When asylum might not be a good thing

shaluja.jpg Sri Lankans Saluja Thangaraja, who is now 26, and Ahilan Nadarajah have been sitting in a U.S. Federal pen for 4 years now. Why? They are victims in a sense of the politics that resulted from 9/11. The SJ Mercury news picks this off the AP wire:

A Sri Lankan woman fleeing persecution in her native country has been released after spending more than four years in federal detention on allegations that she entered the country illegally.

Saluja Thangaraja, 26, was freed from the Otay Mesa detention center late Monday after the San Francisco-based 9th U.S. Circuit Court of Appeals ordered the release of a Sri Lankan man who also spent more than four years in the same facility.

The court ordered the release of Ahilan Nadarajah on March 17, saying the government was violating federal law by holding him even though he wasn’t criminally charged and couldn’t be deported in the foreseeable future.

Nadarajah and Thangaraja both fled Sri Lanka and stopped at the U.S.-Mexico border in October 2001 and were charged with being in the U.S. without a valid visa. Both were granted political asylum but the government refused to release them.

In case you are keeping score at home, this is yet another example of the Executive Branch selectively ignoring the power of the Judicial Branch in the name of “protecting” Americans. The fact that these two were stopped at the Mexican border may have incentivized the government to over-prosecute this case so as to justify their specious arguments connecting illegal immigration on the Mexican border to terrorism. Thangaraja and Nadarajah were kept in jail while the original ruling was appealed by the government. As you have probably already guessed, the U.S. government insisted these two were LTTE terrorists despite evidence to the contrary.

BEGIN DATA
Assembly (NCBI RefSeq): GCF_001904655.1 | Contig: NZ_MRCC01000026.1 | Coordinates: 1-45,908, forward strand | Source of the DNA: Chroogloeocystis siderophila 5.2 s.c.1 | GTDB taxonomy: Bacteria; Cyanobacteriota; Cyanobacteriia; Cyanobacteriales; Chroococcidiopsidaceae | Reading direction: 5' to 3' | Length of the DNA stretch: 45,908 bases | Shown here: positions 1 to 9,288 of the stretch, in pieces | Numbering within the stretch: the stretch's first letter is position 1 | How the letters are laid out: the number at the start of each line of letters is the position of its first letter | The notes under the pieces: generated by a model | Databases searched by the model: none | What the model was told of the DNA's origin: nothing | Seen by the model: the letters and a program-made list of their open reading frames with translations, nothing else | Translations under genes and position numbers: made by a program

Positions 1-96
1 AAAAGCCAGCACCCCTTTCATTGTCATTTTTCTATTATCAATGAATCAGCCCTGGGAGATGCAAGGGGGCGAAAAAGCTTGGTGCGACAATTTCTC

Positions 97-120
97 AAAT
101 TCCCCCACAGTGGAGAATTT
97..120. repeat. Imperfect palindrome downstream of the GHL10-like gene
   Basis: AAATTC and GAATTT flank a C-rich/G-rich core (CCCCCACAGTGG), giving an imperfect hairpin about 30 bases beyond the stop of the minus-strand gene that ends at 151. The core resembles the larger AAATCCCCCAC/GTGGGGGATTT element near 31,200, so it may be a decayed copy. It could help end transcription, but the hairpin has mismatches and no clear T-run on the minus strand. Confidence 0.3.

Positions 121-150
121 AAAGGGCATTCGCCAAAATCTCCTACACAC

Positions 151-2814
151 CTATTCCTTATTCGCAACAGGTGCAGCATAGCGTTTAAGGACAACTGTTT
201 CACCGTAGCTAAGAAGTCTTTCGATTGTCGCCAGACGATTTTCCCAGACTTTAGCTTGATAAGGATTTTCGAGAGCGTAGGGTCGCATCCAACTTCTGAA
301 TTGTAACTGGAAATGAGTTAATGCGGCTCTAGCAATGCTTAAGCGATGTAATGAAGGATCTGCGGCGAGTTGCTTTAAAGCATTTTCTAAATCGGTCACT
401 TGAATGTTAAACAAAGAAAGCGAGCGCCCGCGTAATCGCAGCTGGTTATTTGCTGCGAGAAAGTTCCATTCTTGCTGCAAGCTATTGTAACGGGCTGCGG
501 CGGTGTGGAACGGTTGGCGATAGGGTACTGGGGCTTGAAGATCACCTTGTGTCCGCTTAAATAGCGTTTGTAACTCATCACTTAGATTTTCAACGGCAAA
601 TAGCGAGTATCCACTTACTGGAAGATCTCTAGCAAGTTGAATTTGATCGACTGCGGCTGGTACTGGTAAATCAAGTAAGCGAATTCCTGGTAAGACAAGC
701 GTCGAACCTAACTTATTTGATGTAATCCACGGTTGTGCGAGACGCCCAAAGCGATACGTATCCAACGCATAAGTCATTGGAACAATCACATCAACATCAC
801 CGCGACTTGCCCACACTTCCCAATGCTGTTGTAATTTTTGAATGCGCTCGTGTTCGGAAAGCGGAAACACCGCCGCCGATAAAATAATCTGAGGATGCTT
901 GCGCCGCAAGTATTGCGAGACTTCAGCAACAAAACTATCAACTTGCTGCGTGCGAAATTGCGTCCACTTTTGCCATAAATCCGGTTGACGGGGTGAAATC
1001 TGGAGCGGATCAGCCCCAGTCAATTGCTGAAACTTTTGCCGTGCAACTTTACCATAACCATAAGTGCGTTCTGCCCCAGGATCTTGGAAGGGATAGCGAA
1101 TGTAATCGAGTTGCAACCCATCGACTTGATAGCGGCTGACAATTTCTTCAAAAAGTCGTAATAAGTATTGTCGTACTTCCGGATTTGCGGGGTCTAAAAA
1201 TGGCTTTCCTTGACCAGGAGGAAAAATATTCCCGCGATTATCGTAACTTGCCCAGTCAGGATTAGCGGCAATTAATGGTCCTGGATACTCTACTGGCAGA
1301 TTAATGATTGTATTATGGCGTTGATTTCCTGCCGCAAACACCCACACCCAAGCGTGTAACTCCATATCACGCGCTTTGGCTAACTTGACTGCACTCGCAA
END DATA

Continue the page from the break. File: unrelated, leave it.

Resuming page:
The Sri Lankan army had suspected each of being a member of the Liberation Tigers of Tamil Eelam, a separatist group listed as a terrorist organization by the U.S. State Department. The U.S. government alleged Nadarajah was a Tiger member, but did not make that claim against Thangaraja.

In August 2004, the 9th U.S. Circuit Court of Appeals concluded that Thangaraja’s testimony about being abducted, beaten and tortured by government forces in Sri Lanka was credible and ruled that she couldn’t be returned to the South Asian country because her life would be in jeopardy. Last June, an immigration judge granted asylum, but the government kept her in jail while it appealed her case, Thangaraja’s attorney said.

“She did nothing wrong; she just came to this country seeking asylum from persecution,” said Ranjana Natarajan, a lawyer with the American Civil Liberties Union of Southern California.

Although it isn’t mentioned in the article, these two were probably held by exploiting the material witness statute that I have previously blogged about [1,2]. While the government contemplates their next move, the two are finally free and staying with members of the Sri Lankan community near L.A.

6 thoughts on “When asylum might not be a good thing

  1. They actually weren’t being detained under the material witness statute, but under the immigration laws. Incidentally, desi lawyers representing each of them. See here and here.

  2. Thanks AK. While in DC I am stuck on dial-up so my researching ability is quite degraded. I know the ACLU lawyer mentioned in the article above.

  3. While it is unfortunate that they were stuck in the system, bigger issue is how South Asians are exploiting the asylum system to gain illegal entry to US. There are still hundreds of Sikhs, Tamils claiming fake asylum even to this day claiming that Indian/Sri Lankan police torture them blah blah blah.